Chartered Institute of Building Magazine of the Chartered Institute of Building

HMRC bogus self-employment crackdown working

HM Revenue & Customs’ crackdown on bogus self-employed construction workers is paying dividends with revenues falling from tax investigations. Revenue fell 34% last year to £102m, down from £154.2m in 2015.

According to national group of accountants, UHY Hacker Young, this is the lowest level since 2012

and that construction workers converting from self-employed to PAYE is a key driver of HMRC’s yield from investigations into the sector falling so dramatically.

The industry has been a particular target in the past few years, especially surrounding the area of  “disguised employment”, where workers classed as self-employed are treated effectively as employees by construction companies. 

UHY Hacker Young said the recent clampdown may have encouraged more construction companies to convert workers to PAYE to avoid becoming a victim of HMRC’s crackdown on the sector.

A self-employed worker often pays less tax than someone who is on the books of a business as an employee due to tax-free allowances for expenses, while companies are not required to pay costs such as national insurance.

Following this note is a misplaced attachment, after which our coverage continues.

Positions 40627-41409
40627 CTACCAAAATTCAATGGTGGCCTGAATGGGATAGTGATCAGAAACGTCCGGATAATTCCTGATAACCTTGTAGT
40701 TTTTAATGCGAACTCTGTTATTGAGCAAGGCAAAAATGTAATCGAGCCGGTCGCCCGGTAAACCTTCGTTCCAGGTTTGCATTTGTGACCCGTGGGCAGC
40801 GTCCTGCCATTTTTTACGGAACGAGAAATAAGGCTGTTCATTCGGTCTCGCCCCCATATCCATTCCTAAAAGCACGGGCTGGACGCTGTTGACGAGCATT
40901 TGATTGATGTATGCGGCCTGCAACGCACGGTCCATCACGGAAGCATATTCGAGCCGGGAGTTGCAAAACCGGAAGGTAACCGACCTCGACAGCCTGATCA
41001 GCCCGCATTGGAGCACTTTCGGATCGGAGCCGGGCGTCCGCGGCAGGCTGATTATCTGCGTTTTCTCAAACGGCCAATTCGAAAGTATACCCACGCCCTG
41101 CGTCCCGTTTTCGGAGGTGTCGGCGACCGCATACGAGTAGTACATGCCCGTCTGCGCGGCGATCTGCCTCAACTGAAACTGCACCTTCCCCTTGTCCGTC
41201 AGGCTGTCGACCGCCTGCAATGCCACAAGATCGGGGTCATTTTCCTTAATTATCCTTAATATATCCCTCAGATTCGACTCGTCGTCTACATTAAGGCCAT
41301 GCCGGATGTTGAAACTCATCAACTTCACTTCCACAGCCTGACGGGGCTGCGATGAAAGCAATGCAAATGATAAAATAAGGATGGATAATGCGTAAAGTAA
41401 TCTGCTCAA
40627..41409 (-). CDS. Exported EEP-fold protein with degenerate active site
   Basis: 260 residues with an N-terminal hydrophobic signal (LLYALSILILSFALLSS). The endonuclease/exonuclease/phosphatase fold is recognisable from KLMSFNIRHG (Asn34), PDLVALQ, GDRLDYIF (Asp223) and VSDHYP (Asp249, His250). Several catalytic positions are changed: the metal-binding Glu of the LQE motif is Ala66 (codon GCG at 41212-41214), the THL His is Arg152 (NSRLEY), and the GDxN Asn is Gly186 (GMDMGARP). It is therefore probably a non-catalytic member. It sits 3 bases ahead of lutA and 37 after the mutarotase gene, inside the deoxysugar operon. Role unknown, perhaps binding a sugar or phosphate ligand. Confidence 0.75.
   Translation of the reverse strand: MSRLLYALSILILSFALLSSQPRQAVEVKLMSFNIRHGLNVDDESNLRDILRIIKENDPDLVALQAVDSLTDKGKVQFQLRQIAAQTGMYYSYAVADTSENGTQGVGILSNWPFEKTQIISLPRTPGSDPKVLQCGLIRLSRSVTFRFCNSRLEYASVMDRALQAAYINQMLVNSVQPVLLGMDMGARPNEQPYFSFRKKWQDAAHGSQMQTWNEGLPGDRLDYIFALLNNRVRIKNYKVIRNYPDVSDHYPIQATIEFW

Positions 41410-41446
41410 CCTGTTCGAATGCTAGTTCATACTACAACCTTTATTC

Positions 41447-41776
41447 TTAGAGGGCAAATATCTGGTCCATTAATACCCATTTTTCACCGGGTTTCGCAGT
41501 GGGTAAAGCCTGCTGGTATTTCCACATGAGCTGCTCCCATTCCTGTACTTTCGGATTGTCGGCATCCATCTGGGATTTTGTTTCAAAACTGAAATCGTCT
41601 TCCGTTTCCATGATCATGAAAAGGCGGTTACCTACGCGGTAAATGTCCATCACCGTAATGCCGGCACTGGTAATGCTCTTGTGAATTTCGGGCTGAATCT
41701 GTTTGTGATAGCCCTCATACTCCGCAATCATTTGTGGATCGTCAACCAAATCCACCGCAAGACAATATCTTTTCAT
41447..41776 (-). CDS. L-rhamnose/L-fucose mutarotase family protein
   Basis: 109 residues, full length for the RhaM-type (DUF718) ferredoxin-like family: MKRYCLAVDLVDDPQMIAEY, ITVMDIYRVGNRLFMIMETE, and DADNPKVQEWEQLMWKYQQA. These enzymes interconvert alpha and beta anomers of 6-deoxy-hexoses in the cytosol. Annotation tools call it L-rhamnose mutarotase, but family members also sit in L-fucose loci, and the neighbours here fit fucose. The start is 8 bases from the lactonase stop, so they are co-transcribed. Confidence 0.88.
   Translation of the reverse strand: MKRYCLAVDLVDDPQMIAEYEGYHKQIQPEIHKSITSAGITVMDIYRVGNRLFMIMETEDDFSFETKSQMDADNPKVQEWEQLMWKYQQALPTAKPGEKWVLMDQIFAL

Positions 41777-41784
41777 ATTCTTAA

Roy Maugham, tax partner at UHY Hacker Young, said: “The construction industry seems to be getting the message after years of being targeted by the revenue.

“HMRC has long seen much of the self-employment in the sector as simply an artificial way to cut costs. Companies could now have decided to avoid the chance of fines and lengthy investigations by ensuring more workers are paid through PAYE.

“Construction has traditionally had a far higher proportion of self-employed and contracted workers because of its project-by-project nature.

“Moving from job to job also means paperwork errors are far more likely from both the business and the individual.”

He added: “Despite the fall in yield last year, HMRC has been extremely successful in increasing their total revenues as a result of construction industry investigations and have showed no indication of easing the pressure on the industry yet.”


I'd report the firm of architects in London to HMRC that had me working as 'self-employed' for over four years in their office, but I'd likely just end up fined myself.

Not worth it.

It does stick in the throat though, that they pocketed employers NI payments for ski holidays etc., when at the end I had to find another job (outside the UK) as I couldn't afford being underpaid anymore!

  • 17th Feb 2017, at 03:49 PM
  • Kale

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